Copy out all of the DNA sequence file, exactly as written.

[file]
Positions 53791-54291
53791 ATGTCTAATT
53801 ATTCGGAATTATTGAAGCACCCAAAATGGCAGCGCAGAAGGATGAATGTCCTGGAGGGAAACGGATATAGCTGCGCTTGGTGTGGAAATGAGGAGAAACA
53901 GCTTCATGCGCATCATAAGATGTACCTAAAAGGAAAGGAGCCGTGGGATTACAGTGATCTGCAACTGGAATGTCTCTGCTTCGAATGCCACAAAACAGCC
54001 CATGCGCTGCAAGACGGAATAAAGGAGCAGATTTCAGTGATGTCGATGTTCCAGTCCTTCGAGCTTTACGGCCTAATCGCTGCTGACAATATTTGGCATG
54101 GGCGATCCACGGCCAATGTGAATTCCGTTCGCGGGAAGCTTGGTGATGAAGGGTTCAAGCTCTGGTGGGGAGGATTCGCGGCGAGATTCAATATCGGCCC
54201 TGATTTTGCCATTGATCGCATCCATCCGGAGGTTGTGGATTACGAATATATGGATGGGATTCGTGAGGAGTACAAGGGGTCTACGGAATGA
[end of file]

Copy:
Positions 53791-54291
53791 ATGTCTAATT
53801 ATTCGGAATTATTGAAGCACCCAAAATGGCAGCGCAGAAGGATGAATGTCCTGGAGGGAAACGGATATAGCTGCGCTTGGTGTGGAAATGAGGAGAAACA
53901 GCTTCATGCGCATCATAAGATGTACCTAAAAGGAAAGGAGCCGTGGGATTACAGTGATCTGCAACTGGAATGTCTCTGCTTCGAATGCCACAAAACAGCC
54001 CATGCGCTGCAAGACGGAATAAAGGAGCAGATTTCAGTGATGTCGATGTTCCAGTCCTTCGAGCTTTACGGCCTAATCGCTGCTGACAATATTTGGCATG
54101 GGCGATCCACGGCCAATGTGAATTCCGTTCGCGGGAAGCTTGGTGATGAAGGGTTCAAGCTCTGGTGGGGAGGATTCGCGGCGAGATTCAATATCGGCCC
54201 TGATTTTGCCATTGATCGCATCCATCCGGAGGTTGTGGATTACGAATATATGGATGGGATTCGTGAGGAGTACAAGGGGTCTACGGAATGA